My to be read pile can be seen from space. In fact, it’s getting so big it may eclipse the sun. It obviously doesn’t stop me from adding to it regularly or visiting the library for a temporary rehoming of books, because books are one of my major food groups.
I will admit though that I occasionally forget which books are loitering on the bookcase. So I thought I’d start having a rifle through and see what jumped out at me. Sadly for you, inspiration struck and I thought a good way of highlighting them would be looking at older books, newer books and borrowed ones. So the obvious extension was to through in something blue.
So, in each post I will showcase a book that has been on my TBR for some time, a new one, be it one I’ve recently bought or a book with a future publication date, a book I have borrowed and one with a blue cover.
The old book this week is one that has been on my to read shelves for a shockingly long time. It’s Tiny Acts of Love by Lucy Lawrie which was published by Black and White Publishing on 6 March 2014.
Surviving motherhood? It’s all about having the right support network. Lawyer and new mum Cassie has a husband who converses mainly through jokes, a best friend on the other side of the world, and a taskforce of Babycraft mothers who make her feel she has about as much maternal aptitude as a jellyfish.
Husband Jonathan dismisses Cassie’s maternal anxieties, but is he really paying attention to his struggling wife? He’s started sleep talking and it seems there’s more on his mind than he’s letting on. Then sexy, swaggering ex-boyfriend Malkie saunters into Cassie’s life again. Unlike Jonathan, he ‘gets’ her. He’d like to get her into bed again too… And on top of all her emotional turmoil, she also finds herself advising a funeral director on ghost protocol and becomes involved in an act of hotel spa fraud, never mind hiding cans of wasp spray all over the house to deal with the stalker who seems to be lurking everywhere she looks.
Marriage and motherhood isn’t the fairytale Cassie thought it would be. Will her strange new world fall apart around her or will tiny acts of love be enough to get her through? Funny, perceptive and real, Tiny Acts of Love portrays the rawness of motherhood, the flipside of love and the powerful lure of paths not taken.
The new book arrived last month and was a pleasant surprise through the letterbox. Hamnet by Maggie O’Farrell, published by Tinder Press on 31 March 2020.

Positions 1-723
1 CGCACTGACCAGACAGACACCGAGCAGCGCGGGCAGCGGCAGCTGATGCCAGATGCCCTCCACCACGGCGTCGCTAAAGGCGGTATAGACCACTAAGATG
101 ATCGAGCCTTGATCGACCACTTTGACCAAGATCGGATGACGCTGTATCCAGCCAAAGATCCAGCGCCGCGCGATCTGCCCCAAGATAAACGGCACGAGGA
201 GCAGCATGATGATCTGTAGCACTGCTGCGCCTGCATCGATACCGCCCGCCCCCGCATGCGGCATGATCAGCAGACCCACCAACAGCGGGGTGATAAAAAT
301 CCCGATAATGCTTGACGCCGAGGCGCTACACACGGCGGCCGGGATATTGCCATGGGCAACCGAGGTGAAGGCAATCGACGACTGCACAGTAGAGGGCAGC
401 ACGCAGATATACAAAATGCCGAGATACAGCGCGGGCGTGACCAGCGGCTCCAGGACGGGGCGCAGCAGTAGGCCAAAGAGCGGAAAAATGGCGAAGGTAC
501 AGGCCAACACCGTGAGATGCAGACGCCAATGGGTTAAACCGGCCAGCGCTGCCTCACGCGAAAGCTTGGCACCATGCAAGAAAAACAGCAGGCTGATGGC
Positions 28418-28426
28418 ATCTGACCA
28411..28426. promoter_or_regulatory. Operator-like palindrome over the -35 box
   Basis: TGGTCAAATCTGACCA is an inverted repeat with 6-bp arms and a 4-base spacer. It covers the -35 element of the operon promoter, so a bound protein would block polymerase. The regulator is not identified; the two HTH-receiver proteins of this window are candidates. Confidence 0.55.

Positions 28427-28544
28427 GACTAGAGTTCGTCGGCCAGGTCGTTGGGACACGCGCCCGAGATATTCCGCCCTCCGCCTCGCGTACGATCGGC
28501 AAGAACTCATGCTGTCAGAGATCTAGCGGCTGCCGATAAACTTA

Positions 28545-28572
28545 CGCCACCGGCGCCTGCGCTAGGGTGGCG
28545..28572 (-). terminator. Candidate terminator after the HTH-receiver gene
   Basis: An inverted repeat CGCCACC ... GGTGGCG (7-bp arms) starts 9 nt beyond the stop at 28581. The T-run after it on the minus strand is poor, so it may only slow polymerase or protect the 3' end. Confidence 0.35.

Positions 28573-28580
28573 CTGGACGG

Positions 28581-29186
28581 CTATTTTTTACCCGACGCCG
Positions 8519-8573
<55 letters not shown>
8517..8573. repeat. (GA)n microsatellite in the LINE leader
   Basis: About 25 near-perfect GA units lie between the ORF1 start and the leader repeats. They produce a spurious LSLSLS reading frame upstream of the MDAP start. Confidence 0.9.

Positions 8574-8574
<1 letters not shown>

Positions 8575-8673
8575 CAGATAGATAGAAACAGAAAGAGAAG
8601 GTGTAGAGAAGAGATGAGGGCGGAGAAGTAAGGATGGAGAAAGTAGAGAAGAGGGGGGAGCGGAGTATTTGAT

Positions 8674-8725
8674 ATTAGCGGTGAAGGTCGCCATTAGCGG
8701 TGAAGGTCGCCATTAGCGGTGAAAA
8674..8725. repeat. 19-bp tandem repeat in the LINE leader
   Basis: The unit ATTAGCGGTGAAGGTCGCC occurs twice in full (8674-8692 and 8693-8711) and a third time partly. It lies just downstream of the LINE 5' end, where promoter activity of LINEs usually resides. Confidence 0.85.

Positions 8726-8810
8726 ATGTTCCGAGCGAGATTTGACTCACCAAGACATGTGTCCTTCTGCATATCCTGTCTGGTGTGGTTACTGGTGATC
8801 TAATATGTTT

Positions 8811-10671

On a summer’s day in 1596, a young girl in Stratford-upon-Avon takes to her bed with a fever. Her twin brother, Hamnet, searches everywhere for help. Why is nobody at home?
Their mother, Agnes, is over a mile away, in the garden where she grows medicinal herbs. Their father is working in London. Neither parent knows that one of the children will not survive the week.
Hamnet is a novel inspired by the son of a famous playwright. It is a story of the bond between twins, and of a marriage pushed to the brink by grief. It is also the story of a kestrel and its mistress; flea that boards a ship in Alexandria; and a glovemaker’s son who flouts convention in pursuit of the woman he loves. Above all, it is a tender and unforgettable reimagining of a boy whose life has been all but forgotten, but whose name was given to one of the most celebrated plays ever written.
The borrowed book comes not from the library this time but from a friend at work. She shares my love of Persephone books so lent me Kitchen Essays by Agnes Jekyll published on 23 October 2008.
These short essays about food were first published in The Times and include titles such as ‘Tray Food’ and ‘Sunday Supper’ as well as ‘For The Too Fat’ and ‘For The Too Thin’.
Finally the blue book was a Christmas present from Mr Janet, who for many years has refused to buy me books for the festive season. This time he surprised me with A History of the World in 21 Women by Jenni Murray, published by Oneworld on 5 September 2019, a choice he made without any steer from me.
The history of the world is the history of great women.
Marie Curie discovered radium and revolutionised medical science. Empress Cixi transformed China. Frida Kahlo turned an unflinching eye on life and death. Anna Politkovskaya dared to speak truth to power, no matter the cost. Their names should be shouted from the rooftops.
And that is exactly what Jenni Murray is here to do.
So there we are, four different books just waiting to be read. Have you read any of them? Do you have your own list of old, new, borrowed and blue? Do let me know.